Ashes update, third Test, fourth day: Ian Bell, Andrew Flintoff, Matt Prior, Mitchell Johnson, Graeme Swann, Stuart Broad, Graham Onions and Shane Watson we salute you

Crikey; I can’t imagine a much better day’s Test cricket than that. Can you?

In fact, apart fromwhen Australia’s batsmen were thumping England’s attack to all parts of the Swalec Stadium on the second and third days of the first Test, I can’t remember a predictable session in the entire series so far.

Today was a perfect example of team cricket: by that I mean that picking an outstanding player of the day would not only be pointless it would be grossly unfair to the many who played their parts so well and ensured that a game rudely disrupted by the weather goes into its final day with at least two results on the cards.

First of all, there was:

Ian Bell: another delightful fifty, which he failed to convert into something greater, but there was enough sweet timing to engage the purist and then he had the decency, just as he was beginning to get bogged down, to get out and leave the stage clear for….

Matt Prior and Andrew Flintoff: Prior continued his bullish approach to batting in this series with a number of crisp strokes at a crisp rate, while Freddie, on his favourite ground for batting, at last played something more than a cameo, perhaps reminding Ricky Ponting why he left it 65 overs before bringing on Shane Watson. And when these two departed there was….

Graeme Swann and Stuart Broad: among the best No8s and 9s in Test cricket already, Broad played a series of magnificent shots, one down the ground off the back foot on the up to Mitchell Johnson coming round the wicket really taking the breath away and Swann matching Johnson boundary for sledge and word for word, but…..

Mitchell Johnson: had the last laugh, switching to round the wicket and fooling Swann with a slower ball which brought an end to the most entertaining over of the day and, by adding the Nottinghamshire spinner to Ian Bell as a victim, suggested his worst struggles are over and he will still have an important part to play in this Ashes. And continuing to make his mark was…

Graham Onions: who celebrated earning a partial central contract with another burst towards the end of the day which got rid of Simon Katich and troubled Mike Hussey after Australia had threatened to wipe off their deficit and opened the way for….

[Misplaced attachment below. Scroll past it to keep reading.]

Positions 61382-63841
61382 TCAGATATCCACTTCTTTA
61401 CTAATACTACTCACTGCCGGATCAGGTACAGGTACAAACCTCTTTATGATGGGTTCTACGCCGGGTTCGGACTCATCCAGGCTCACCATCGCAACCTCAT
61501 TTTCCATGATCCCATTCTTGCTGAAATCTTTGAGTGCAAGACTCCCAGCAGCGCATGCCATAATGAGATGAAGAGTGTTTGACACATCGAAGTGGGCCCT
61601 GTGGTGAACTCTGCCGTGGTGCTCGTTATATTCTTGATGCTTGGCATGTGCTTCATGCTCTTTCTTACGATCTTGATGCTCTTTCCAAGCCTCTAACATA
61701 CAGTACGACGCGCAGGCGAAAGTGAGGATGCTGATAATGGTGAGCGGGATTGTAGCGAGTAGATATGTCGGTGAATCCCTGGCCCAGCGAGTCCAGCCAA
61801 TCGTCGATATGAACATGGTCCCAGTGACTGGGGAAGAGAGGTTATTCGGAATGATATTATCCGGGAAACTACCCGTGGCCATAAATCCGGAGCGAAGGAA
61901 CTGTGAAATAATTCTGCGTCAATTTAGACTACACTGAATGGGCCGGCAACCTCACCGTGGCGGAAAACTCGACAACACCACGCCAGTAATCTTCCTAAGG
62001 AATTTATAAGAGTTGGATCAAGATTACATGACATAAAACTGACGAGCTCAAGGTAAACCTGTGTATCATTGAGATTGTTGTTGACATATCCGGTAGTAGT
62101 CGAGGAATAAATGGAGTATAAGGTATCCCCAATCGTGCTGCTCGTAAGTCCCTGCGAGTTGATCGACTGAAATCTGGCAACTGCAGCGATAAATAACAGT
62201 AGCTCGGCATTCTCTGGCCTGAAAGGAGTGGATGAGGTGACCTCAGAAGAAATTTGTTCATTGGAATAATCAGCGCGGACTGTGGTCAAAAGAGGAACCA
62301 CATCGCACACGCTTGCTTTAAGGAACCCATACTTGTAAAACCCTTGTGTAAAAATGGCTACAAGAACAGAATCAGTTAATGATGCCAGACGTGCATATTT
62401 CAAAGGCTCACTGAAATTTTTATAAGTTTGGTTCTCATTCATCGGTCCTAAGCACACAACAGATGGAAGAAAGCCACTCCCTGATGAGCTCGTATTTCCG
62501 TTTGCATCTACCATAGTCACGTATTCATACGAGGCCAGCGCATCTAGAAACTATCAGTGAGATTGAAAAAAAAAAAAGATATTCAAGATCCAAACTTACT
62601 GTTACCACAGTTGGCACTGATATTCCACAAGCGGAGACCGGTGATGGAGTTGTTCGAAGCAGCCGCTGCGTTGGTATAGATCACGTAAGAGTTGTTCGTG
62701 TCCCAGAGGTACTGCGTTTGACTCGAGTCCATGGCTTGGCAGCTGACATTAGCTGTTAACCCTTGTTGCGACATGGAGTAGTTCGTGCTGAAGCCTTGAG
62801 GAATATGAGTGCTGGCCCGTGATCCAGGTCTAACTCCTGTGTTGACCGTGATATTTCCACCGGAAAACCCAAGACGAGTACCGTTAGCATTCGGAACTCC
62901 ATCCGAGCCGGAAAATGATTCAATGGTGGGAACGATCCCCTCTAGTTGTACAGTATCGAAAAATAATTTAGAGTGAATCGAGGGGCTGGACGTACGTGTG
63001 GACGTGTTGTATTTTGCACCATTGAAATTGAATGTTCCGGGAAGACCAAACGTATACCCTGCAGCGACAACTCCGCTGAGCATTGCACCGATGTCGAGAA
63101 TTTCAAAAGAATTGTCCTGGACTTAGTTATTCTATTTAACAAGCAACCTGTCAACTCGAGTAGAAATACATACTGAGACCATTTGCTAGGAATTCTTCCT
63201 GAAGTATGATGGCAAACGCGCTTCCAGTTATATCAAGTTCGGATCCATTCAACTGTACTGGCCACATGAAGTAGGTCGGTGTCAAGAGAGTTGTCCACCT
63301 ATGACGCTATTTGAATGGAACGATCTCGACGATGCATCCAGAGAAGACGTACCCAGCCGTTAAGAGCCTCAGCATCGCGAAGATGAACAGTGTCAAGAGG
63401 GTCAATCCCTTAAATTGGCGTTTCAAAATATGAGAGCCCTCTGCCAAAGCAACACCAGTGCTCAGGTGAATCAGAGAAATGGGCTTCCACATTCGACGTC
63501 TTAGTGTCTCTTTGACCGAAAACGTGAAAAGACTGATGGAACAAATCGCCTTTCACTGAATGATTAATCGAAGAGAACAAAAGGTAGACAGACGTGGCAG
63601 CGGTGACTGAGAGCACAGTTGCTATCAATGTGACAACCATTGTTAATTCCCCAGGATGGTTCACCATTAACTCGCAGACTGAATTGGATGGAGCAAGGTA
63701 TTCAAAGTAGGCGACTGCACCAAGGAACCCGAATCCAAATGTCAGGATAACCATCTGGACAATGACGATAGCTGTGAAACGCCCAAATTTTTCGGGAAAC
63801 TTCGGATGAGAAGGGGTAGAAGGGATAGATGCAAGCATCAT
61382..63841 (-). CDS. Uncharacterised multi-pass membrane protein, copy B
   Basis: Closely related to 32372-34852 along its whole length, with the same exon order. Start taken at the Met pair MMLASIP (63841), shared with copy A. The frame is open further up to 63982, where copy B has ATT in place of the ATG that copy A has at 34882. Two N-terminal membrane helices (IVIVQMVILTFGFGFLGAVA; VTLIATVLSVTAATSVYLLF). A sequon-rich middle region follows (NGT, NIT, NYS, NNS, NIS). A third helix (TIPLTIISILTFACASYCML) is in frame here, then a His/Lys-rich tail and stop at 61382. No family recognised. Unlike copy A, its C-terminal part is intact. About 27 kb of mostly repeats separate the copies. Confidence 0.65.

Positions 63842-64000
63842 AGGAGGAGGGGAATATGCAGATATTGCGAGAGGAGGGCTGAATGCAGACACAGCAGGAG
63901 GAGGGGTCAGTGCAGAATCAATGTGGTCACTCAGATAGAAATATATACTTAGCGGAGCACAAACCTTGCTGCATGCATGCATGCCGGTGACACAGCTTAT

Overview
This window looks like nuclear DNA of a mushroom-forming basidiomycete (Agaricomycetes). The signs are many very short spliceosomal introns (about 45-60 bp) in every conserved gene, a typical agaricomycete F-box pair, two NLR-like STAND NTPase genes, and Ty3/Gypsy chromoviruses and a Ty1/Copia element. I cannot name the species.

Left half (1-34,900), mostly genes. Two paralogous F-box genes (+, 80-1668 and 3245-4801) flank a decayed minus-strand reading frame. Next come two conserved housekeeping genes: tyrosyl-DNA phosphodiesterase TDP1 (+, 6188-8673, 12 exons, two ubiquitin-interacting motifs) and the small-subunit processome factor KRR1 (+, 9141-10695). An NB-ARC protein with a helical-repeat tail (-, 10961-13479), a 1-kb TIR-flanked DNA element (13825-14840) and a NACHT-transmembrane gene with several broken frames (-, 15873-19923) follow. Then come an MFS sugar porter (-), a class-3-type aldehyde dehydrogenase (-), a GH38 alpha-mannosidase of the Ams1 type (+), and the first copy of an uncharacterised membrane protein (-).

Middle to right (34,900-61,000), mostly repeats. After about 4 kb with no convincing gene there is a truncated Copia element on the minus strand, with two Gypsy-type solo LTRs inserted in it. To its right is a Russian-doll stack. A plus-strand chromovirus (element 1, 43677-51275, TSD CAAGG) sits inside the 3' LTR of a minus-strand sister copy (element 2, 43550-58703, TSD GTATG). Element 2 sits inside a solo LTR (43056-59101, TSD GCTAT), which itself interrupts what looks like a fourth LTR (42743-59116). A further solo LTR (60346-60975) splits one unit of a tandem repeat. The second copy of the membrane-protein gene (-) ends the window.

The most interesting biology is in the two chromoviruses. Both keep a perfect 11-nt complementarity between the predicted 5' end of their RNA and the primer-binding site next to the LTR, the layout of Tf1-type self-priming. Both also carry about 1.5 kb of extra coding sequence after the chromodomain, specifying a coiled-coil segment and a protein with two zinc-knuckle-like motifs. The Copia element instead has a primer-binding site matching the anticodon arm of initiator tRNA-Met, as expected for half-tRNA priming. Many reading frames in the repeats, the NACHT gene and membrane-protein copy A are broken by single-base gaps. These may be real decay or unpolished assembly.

Graeme Swann: again, who bowled one of the finest overs of off breaks at Ricky Ponting which, had Rudi Koertzen’s radar not been out of synch would have resulted in the Australia captain being dismissed leg-before, but not allowing that disappointment to affect him my plundering his middle and leg stumps with a ball that turned perfectly between the stretching batsman’s bat and pad two balls later, and finally….

Shane Watson: who may not be experienced in the opening slot, but looks more comfortable than many in that position. He had a solid, attractive technique and he could steal the man-of-the-match at the last from any of the above if he can turn that into a long, long innings tomorrow

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2 Comments

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2 responses to “Ashes update, third Test, fourth day: Ian Bell, Andrew Flintoff, Matt Prior, Mitchell Johnson, Graeme Swann, Stuart Broad, Graham Onions and Shane Watson we salute you

  1. Malcolm

    Surely the script writers cannot pen another Flintoff inspired victory. He takes another 5 for and leaving us 120 to win in 15 overs out he comes to opening the innings…

    You heard it here first! Ponting then says we deserved to win.

    Clinic appointmnet for 4.30 today, cuckoo cuckoo!!!

  2. John McNamara

    It was a great day, but to pick you up on one point – Ian Bell yet again showed why he shouldn’t be in the team. Both his innings (well done Rudi) had some stylish shots, but once again when substance was needed he fell short. Added to his dodgy temperament, he also showed quite an alarming technical weakness – both times he was out to Johnson, and the time Siddle seemed to get him (Hawkeye was probably being generous to Koetzen) were basically Bell missing balls that were hitting middle stump. Despite our strong position, our batting is incredibly weak, with both Bopara and Bell out of their depths

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